Nature photographer shares 3 tips for getting out of the grind and into well-being.
By a large margin, Americans hate their jobs, according to a recent Gallup poll, which found 70 percent of the work force is either completely disengaged from or thoroughly despises their work.
“Since the 2008 economic crisis, millions of Americans have been hit hard in most aspects of their lives – their homes, their jobs, their personal lives. I was one of them,” says Noelle M. Meade-Izzi, whose busy lifestyle in the corporate world, combined with the market crash and other negative forces, had been crushing her sense of well-being.
“Somehow, that was all changed by the tiniest bird known to man – a hummingbird I eventually named Artemis. She was building a little nest right next to my balcony. Witnessing her small yet heroic efforts to complete the nest for her chick and then raise it to maturity, all on her own, helped nurse me through a healthy and spiritual transformation.”
Meade-Izzi, author of The Hummingbird That Answered My Heart’s Calling, offers tips for those who are open to experiencing life’s everyday miracles—seeing the extraordinary within the ordinary–in the midst of the stressors and strife that seem to inundate our lives. “Get in touch with your inner hummingbird,” she says…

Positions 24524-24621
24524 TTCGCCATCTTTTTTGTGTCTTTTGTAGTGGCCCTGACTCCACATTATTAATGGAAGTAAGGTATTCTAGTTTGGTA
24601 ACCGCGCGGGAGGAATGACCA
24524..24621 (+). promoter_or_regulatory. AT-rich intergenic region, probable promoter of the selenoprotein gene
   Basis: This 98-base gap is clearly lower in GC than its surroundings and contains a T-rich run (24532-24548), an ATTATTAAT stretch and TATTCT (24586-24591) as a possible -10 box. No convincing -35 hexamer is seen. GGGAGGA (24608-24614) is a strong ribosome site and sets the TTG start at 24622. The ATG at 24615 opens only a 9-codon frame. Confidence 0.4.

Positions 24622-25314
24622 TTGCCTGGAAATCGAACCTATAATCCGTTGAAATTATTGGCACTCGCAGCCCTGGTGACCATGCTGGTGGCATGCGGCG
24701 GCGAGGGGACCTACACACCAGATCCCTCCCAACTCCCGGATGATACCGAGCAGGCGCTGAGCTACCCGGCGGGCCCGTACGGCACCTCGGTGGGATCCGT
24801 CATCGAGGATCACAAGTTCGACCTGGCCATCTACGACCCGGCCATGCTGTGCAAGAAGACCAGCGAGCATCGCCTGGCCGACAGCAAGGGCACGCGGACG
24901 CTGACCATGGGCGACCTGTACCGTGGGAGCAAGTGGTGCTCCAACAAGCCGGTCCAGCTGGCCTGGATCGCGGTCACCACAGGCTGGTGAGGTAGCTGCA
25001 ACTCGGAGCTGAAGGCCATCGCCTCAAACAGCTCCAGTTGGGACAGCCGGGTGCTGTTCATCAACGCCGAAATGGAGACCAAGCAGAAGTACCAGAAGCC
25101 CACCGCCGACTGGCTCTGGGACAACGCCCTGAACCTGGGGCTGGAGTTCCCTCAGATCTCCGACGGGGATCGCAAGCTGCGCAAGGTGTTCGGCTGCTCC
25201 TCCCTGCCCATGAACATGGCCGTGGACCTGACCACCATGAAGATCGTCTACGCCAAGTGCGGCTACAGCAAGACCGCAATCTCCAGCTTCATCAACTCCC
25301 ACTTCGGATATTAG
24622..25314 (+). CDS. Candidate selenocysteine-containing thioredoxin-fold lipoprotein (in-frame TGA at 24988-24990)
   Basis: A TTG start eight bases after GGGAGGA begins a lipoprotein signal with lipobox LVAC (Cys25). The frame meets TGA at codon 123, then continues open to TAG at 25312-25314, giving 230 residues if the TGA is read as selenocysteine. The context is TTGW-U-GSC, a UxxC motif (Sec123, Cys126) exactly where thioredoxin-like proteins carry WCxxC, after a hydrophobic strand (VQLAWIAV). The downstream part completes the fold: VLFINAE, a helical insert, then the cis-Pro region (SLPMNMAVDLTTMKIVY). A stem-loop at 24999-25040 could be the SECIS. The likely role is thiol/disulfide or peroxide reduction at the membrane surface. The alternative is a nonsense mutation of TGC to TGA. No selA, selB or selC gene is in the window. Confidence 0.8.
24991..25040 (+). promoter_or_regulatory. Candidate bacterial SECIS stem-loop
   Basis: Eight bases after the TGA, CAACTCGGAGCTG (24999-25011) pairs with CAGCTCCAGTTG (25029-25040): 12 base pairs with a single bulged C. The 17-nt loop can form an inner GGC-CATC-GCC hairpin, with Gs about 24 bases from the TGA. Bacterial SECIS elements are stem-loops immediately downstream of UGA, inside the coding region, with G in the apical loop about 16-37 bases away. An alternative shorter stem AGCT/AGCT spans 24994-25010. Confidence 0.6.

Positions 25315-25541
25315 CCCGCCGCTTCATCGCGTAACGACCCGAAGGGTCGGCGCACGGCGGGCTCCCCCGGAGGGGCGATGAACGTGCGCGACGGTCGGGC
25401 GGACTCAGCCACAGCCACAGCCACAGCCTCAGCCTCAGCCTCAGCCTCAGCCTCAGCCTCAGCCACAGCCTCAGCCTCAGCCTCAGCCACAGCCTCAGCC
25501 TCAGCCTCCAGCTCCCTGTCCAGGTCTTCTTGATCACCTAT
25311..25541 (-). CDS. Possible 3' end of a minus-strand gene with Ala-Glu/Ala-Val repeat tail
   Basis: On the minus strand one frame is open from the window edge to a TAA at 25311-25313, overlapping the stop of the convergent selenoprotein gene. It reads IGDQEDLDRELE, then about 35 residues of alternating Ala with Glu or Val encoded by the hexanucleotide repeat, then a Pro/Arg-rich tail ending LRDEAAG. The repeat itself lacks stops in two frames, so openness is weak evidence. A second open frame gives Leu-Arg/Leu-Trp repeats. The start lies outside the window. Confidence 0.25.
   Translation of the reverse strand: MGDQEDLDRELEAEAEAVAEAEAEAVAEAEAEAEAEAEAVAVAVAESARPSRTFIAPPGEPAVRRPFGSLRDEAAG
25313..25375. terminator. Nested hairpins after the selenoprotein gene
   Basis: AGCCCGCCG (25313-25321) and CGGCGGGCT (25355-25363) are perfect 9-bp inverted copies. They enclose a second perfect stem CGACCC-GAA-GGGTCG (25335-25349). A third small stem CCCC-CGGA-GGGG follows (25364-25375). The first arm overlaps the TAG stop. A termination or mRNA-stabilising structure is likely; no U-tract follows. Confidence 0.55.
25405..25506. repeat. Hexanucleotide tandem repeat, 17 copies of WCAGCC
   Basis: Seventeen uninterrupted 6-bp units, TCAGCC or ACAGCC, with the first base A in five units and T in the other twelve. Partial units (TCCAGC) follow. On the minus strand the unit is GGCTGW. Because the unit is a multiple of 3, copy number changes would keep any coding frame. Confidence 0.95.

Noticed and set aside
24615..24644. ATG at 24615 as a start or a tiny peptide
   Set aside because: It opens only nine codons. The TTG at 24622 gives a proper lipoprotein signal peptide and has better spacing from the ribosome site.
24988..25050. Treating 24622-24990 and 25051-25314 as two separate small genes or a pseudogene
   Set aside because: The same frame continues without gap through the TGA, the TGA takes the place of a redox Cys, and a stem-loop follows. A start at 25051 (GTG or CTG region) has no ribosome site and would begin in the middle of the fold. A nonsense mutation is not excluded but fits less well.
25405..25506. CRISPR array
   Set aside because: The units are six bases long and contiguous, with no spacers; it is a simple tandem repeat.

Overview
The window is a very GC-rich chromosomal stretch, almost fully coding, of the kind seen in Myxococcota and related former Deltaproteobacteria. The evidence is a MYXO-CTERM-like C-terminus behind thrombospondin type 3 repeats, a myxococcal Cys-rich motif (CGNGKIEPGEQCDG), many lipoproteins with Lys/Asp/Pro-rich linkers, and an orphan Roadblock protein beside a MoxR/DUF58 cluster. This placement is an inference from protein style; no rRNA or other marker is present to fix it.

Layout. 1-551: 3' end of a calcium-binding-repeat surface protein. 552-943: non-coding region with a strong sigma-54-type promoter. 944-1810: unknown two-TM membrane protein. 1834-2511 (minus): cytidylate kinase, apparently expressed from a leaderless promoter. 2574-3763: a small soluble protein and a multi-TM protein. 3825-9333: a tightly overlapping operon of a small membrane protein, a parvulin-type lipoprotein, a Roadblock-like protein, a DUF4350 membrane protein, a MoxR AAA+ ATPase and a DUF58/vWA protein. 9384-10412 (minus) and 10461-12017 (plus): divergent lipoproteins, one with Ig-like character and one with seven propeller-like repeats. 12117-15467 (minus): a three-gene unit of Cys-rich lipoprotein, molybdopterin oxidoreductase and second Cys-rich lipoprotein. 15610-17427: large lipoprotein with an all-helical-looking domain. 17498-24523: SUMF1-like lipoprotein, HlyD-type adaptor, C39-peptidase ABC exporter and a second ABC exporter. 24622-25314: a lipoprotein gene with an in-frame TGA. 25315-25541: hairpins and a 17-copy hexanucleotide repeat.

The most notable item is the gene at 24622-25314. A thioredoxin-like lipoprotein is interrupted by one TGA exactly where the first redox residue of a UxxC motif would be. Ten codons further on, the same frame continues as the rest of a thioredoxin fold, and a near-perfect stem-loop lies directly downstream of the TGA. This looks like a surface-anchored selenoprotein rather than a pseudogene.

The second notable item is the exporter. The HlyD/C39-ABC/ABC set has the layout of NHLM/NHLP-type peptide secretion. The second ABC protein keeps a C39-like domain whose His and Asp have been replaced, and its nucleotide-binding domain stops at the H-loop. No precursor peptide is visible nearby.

• Find your Artemis: Meade-Izzi was at a low point in her life when she saw the little hummingbird—a species so tiny, many people never notice it. At one point, she heard the audible fluttering of wings outside her bedroom screen slider early in the morning. It was the hummingbird, who seemed to be summoning her. After following her to the nest, Meade-Izzi discovered Artemis’ chick had hatched. “Did she really intend to show me what happened?” she asks. “I think so; we’d developed a palpable bond throughout the entire nesting process.” Nature is everywhere and abounds with beauty and inspiration—you just have to look for it.
• Don’t fear the quiet: Waking up before you’re ready, making the coffee, rushing to work and getting inundated with complaints, getting stuck in traffic on the way home and, oh yeah, you have to stop at the grocery store … Rinse and repeat on Tuesday. Sound familiar? Workdays don’t have to be a grind! “Many of us have gotten so accustomed to incessant chatter in our lives—from our mobile smartphones to what’s inside our own heads – that we don’t know how to respond and appreciate silence,” Meade-Izzi says. There are many ways to silence the chatter, which offers surprising renewal and fresh perspectives, she says. From meditation to yoga to simply enjoying the sound of rain on your roof, make time for quiet.
• Focus on empathy: It was the focus on something extraordinarily small and completely other than herself—Artemis—that helped Meade-Izzi find her deeper self. “Obsessing over what I didn’t like in my life did not help me affect positive change – in fact, it made things worse,” she says. Empathy helps us hurdle the very tall walls of our ego and puts us in the shoes of someone else and what their experience must be like. In turn, we gain perspective on our own unique lives and find them more manageable.”